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Original Research |

Usefulness of Preemptive Anticoagulation in Patients With Suspected Pulmonary EmbolismPreemptive Anticoagulation for Pulmonary Embolism: A Decision Analysis

Marc Blondon, MD; Marc Righini, MD; Drahomir Aujesky, MD; Grégoire Le Gal, MD, PhD; Arnaud Perrier, MD
Author and Funding Information

From the Division of General Internal Medicine (Drs Blondon and Perrier) and the Division of Angiology and Hemostasis (Dr Righini), Department of Internal Medicine, University Hospitals of Geneva, Geneva, Switzerland; the Division of General Internal Medicine (Dr Aujesky), Bern University Hospital, Bern, Switzerland; and Department of Internal Medicine and Chest Diseases and EA 3878 (Dr Le Gal), Brest University Hospital, Brest, France.

Correspondence to: Marc Blondon, MD, Department of Internal Medicine, University Hospitals of Geneva, 4 rue Gabrielle-Perret-Gentil, 1211 Geneva 14, Switzerland; e-mail: marc.blondon@hcuge.ch


Funding/Support: Although no funding was allocated for this study, the management study (from which some data were used) was supported by a grant from the Swiss National Research Foundation [Grant 3200B0-105988], from the Projets Hospitaliers de Recherche Clinique [PHRC 2005-08-08], and from Pneumologie Développement.

This study was presented as a poster at the XXIII Congress of the International Society on Thrombosis and Haemostasis, July 26, 2011, in Kyoto, Japan and published in abstract form (Blondon M, Gal GL, Aujesky D, Righini M, Perrier A. J Thromb Haemost. 2011;9[suppl S2]:403.)

Reproduction of this article is prohibited without written permission from the American College of Chest Physicians. See online for more details.


Chest. 2012;142(3):697-703. doi:10.1378/chest.11-2694
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Background:  The diagnostic workup of pulmonary embolism (PE) may take several hours. The usefulness of anticoagulant treatment while awaiting the results of diagnostic tests has not been assessed. The objective of this study was to compare the risks and benefits of bid low-molecular-weight heparin vs no treatment in patients with suspected PE.

Methods:  We developed a decision tree with the following outcomes: mortality related to untreated and treated PE, mortality due to major hemorrhage, and intracranial bleeding. The timeframe extended from the suspicion of PE to its confirmation or exclusion. Most probabilities were derived from data from the Computerized Registry of Patients with VTE (RIETE). We estimated the incidence of bleeding by categories of clinical prediction rules of PE from a recent diagnostic management study of PE. Uncertainty was assessed through one-way and probabilistic sensitivity analyses.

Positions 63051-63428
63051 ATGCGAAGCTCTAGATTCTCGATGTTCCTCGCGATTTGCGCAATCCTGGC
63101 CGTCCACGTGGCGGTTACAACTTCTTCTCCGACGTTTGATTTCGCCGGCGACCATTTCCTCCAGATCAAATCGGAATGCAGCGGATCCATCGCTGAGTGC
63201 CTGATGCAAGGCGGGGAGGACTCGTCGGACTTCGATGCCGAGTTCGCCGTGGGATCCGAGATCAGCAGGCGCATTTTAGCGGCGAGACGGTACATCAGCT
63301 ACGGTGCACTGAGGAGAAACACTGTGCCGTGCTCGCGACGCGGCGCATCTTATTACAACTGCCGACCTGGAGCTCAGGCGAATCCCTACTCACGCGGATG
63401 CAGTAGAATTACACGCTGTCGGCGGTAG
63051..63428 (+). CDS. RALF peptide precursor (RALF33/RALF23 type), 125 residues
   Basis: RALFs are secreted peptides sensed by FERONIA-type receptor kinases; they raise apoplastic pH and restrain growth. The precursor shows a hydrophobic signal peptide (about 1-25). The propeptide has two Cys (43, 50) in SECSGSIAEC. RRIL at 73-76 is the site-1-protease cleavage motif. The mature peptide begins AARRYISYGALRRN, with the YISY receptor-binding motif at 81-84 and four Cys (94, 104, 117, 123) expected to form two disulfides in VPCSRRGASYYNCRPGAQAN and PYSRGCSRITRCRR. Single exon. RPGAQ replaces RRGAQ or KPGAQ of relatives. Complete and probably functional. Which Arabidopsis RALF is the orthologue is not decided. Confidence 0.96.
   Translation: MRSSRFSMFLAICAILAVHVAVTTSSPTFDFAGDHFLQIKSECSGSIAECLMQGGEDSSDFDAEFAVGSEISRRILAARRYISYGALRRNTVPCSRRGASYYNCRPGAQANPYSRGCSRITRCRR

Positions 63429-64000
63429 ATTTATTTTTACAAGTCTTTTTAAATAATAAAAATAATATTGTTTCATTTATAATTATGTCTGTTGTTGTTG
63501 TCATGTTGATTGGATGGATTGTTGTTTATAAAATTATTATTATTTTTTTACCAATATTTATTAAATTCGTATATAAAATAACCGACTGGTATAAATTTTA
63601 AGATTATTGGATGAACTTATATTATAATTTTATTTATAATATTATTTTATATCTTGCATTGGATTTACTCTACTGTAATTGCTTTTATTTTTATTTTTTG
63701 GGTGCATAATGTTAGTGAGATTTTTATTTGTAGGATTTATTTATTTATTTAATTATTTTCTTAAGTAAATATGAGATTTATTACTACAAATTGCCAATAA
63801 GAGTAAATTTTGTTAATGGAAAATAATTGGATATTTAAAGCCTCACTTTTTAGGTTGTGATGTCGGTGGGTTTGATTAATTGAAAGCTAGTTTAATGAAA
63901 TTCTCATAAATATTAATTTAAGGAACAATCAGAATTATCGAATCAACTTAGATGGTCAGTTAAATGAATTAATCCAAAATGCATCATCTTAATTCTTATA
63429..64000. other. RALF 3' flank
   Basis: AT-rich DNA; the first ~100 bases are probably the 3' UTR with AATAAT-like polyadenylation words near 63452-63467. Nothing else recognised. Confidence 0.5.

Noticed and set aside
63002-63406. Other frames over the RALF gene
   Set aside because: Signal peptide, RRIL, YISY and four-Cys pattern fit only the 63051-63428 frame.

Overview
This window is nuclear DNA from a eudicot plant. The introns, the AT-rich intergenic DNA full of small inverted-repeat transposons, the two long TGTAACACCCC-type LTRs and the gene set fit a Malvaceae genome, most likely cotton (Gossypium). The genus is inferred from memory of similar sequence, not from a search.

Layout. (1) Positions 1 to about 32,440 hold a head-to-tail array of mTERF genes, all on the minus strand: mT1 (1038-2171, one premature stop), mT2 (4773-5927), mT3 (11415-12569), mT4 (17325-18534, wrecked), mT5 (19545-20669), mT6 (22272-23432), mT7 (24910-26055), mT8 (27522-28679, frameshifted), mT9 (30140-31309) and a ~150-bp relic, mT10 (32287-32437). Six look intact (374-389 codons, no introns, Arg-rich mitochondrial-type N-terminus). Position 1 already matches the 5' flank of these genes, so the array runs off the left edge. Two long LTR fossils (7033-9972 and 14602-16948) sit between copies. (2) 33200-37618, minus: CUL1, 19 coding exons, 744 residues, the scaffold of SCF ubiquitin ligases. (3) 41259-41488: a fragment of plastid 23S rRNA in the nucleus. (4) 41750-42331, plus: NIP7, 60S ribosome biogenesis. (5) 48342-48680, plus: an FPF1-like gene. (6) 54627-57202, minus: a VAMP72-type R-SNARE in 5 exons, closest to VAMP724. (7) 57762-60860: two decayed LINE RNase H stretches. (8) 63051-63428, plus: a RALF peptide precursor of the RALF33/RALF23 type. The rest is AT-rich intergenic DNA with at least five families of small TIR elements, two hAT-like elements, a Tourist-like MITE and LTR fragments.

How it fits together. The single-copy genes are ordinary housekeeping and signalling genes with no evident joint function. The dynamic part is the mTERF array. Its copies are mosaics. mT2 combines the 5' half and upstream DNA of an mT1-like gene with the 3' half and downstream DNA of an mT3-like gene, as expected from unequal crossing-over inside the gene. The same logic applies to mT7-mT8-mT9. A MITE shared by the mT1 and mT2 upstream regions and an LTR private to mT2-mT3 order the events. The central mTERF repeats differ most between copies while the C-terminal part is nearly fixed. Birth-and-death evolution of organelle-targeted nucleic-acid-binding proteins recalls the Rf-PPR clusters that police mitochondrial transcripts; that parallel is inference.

Results:  The model favored preemptive anticoagulation if the diagnostic delay was . 6.3 h, . 2.3 h, and . 0.3 h (Revised Geneva low, intermediate, and high probability) and . 8.1 h and . 1.7 h (Wells unlikely and likely). With a diagnostic delay of 6 h, the absolute mortality reduction with anticoagulation was 0%, 0.02%, and 0.1% for low, intermediate, and high clinical probability, respectively. In one-way sensitivity analyses, the mortality of untreated PE was the most critical variable. Probabilistic analyses reinforced the superiority of anticoagulation in intermediate- and high-probability patients and suggested that low-probability patients might not benefit from treatment after diagnostic delays of < 6 to 8 h.

Conclusions:  Our model suggests that patients with intermediate and high/likely probabilities of PE benefit from preemptive anticoagulation. With a low probability, the decision to treat may rely on the expected diagnostic delay.

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